Wednesday, April 14, 2010

What is 'Open Cloud'?

I've read a bit of angst about cloud lock-in, a lot of weed pulling in the form of interoperability standards for the cloud, and a manifesto or two about 'Open Cloud'. And in between, I've seen lots of interesting new tools for cloud computing, and lots of narratives about how the tools, combined with the formalization of use cases, pave the way for open clouds.

But what, exactly, does "Open Cloud" mean? And what role does open source play? Jim Zemlin, Executive Director of the Linux Foundation, likes to say that open source and the cloud go together like peanut butter and chocolate. But does open source necessarily mean open cloud, and vice-versa?

Read the complete article on OStatic.

Monday, January 25, 2010

Schneier Makes Uncorroborated Claims About Google Hack

Bruce Schneier has built a successful career as a computer security guru – one who gets it right most of the time and has a wonderful ability to translate security concerns to the layman. But sometimes an author's great reputation makes him less likely to criticize his own work, and the editorial staff of whatever media organization he happens to be writing for, in this case CNN, lazy.

So when Bruce Schneier asserts that Chinese hackers exploited a government-mandated backdoor to abscond with information on human rights activists, you kind of take it for granted that there is, in fact, a back door that they exploited. Except when there's not. Or there might be, but Schneier unfortunately offers few facts and cites no sources, and I haven't found any other report to corroborate his assertion.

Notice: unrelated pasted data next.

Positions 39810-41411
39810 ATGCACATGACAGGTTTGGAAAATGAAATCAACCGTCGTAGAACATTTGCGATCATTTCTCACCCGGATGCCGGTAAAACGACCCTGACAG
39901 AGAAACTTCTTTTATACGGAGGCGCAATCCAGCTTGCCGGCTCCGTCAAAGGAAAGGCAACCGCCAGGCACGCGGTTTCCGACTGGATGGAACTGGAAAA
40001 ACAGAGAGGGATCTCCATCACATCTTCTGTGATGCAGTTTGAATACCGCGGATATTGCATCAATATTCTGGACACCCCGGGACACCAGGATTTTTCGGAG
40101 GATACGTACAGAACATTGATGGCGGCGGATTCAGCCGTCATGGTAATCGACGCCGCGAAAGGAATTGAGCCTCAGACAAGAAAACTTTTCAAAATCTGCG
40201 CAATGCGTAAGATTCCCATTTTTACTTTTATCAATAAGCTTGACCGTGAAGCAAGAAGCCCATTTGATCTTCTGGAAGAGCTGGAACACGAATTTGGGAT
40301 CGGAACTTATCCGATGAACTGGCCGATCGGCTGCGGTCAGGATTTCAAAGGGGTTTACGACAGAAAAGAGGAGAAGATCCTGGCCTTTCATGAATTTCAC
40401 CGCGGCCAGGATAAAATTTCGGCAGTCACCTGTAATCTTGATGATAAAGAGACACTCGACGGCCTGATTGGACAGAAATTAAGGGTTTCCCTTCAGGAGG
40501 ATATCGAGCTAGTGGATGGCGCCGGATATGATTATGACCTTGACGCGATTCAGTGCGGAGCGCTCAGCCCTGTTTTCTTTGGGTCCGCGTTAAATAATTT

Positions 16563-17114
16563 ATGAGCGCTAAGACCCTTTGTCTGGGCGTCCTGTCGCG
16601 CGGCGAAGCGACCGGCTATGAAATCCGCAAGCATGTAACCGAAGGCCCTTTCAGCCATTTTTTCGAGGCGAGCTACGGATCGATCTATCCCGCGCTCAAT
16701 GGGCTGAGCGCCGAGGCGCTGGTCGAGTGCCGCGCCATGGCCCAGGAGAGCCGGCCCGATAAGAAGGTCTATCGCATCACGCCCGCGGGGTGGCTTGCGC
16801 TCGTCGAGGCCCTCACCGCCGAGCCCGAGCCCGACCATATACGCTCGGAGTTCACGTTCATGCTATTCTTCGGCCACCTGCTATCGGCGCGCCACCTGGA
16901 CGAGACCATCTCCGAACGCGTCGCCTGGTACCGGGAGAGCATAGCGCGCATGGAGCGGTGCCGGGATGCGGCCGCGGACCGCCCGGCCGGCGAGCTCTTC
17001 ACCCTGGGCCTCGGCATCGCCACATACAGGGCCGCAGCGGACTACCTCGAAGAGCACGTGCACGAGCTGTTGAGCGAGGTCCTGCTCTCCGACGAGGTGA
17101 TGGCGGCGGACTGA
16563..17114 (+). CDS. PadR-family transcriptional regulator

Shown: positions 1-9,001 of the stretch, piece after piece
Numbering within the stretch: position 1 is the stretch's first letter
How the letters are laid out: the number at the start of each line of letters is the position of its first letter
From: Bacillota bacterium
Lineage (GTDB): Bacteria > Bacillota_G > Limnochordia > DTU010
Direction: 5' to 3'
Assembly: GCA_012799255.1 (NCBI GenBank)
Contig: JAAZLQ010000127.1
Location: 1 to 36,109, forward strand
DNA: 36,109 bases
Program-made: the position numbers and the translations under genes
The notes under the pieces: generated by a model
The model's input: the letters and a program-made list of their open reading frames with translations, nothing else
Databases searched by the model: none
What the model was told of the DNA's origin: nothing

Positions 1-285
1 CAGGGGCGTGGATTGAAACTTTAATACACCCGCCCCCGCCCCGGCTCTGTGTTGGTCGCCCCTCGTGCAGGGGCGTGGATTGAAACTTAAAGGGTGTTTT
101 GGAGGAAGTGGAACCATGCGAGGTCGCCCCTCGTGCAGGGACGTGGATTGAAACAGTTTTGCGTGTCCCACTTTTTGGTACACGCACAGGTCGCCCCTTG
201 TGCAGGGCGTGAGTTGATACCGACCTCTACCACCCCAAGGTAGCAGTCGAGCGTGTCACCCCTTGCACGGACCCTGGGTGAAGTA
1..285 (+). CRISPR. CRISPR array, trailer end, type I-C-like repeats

Read the article:

in reference to:

"Schneier Makes Uncorroborated Claims About Google Hack"
- Schneier Makes Uncorroborated Claims About Google Hack (view on Google Sidewiki)

Monday, January 18, 2010

So VMware bought Zimbra: now what?

Many of you no doubt already know about VMware's snagging of Zimbra away from the clutches of Yahoo! If I'm a Zimbra employee or executive, I might be breathing a sigh or relief, or I might be disappointed. But one thing's for sure – I'm definitely wondering what's next. Stand back, for I, John Mark Walker, have dared to gaze in the crystal ball. Zowie!

The one great unknown has to do with developer communities and the open source projects that VMware currently stewards. How will VMware build an open source ecosystem and create a community environment necessary for future success?

Click the link below to read the article: (view on Google Sidewiki)

Monday, January 11, 2010

Law Firm's IT Director Discovers Open Source

If you've ever wondered how IT departments come across and adopt open source software, consider Lance Rae. Lance is an IT Director for a mid-sized law firm in New York City. We were chatting about his firm's use of open source, and we decided it was worth recording our Q & A for posterity - and posting on OStatic.

In this conversation, we discussed Nagios, the process of evaluating software, MonitoringForge, and how utilizing one open source tool can lead to a cascade effect, with others surely to follow.